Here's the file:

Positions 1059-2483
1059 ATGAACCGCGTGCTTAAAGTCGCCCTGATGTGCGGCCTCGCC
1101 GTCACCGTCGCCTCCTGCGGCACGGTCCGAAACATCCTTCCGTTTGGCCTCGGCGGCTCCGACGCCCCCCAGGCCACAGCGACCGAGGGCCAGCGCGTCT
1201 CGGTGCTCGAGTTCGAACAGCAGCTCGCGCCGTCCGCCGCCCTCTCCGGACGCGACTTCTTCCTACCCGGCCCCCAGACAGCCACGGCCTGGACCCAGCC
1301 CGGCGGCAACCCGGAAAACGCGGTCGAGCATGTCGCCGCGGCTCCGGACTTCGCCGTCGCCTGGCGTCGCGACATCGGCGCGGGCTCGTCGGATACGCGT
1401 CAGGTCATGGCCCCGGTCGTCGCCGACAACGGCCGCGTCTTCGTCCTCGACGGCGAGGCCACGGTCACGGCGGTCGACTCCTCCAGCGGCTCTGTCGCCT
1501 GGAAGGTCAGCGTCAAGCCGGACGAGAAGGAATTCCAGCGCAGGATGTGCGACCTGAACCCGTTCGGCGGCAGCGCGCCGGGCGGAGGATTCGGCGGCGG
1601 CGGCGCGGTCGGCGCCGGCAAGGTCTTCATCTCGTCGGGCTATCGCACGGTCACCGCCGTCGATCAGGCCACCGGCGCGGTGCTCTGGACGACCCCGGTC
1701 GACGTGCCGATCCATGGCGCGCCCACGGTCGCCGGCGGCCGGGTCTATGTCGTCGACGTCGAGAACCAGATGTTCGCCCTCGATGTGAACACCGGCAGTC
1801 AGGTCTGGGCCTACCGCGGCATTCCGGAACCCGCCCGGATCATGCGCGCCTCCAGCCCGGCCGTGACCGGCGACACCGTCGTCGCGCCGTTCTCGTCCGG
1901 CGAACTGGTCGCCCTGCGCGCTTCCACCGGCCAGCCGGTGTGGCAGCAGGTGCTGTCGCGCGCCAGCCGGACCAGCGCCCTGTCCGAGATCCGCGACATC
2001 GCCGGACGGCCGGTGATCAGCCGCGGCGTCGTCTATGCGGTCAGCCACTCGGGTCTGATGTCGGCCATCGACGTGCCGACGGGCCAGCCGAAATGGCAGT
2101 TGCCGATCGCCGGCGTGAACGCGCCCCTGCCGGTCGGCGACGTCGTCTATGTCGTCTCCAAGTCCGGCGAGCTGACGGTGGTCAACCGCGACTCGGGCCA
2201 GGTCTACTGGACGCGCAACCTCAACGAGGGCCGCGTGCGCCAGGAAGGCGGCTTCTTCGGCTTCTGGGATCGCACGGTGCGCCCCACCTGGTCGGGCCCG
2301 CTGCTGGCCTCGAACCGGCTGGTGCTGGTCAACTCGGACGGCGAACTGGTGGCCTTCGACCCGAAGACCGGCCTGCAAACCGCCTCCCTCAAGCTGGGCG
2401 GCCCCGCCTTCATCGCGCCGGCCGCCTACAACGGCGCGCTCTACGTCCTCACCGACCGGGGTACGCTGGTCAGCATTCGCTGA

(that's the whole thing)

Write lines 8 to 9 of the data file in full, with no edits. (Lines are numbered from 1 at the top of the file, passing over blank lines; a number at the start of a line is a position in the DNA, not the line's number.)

1601 CGGCGCGGTCGGCGCCGGCAAGGTCTTCATCTCGTCGGGCTATCGCACGGTCACCGCCGTCGATCAGGCCACCGGCGCGGTGCTCTGGACGACCCCGGTC
1701 GACGTGCCGATCCATGGCGCGCCCACGGTCGCCGGCGGCCGGGTCTATGTCGTCGACGTCGAGAACCAGATGTTCGCCCTCGATGTGAACACCGGCAGTC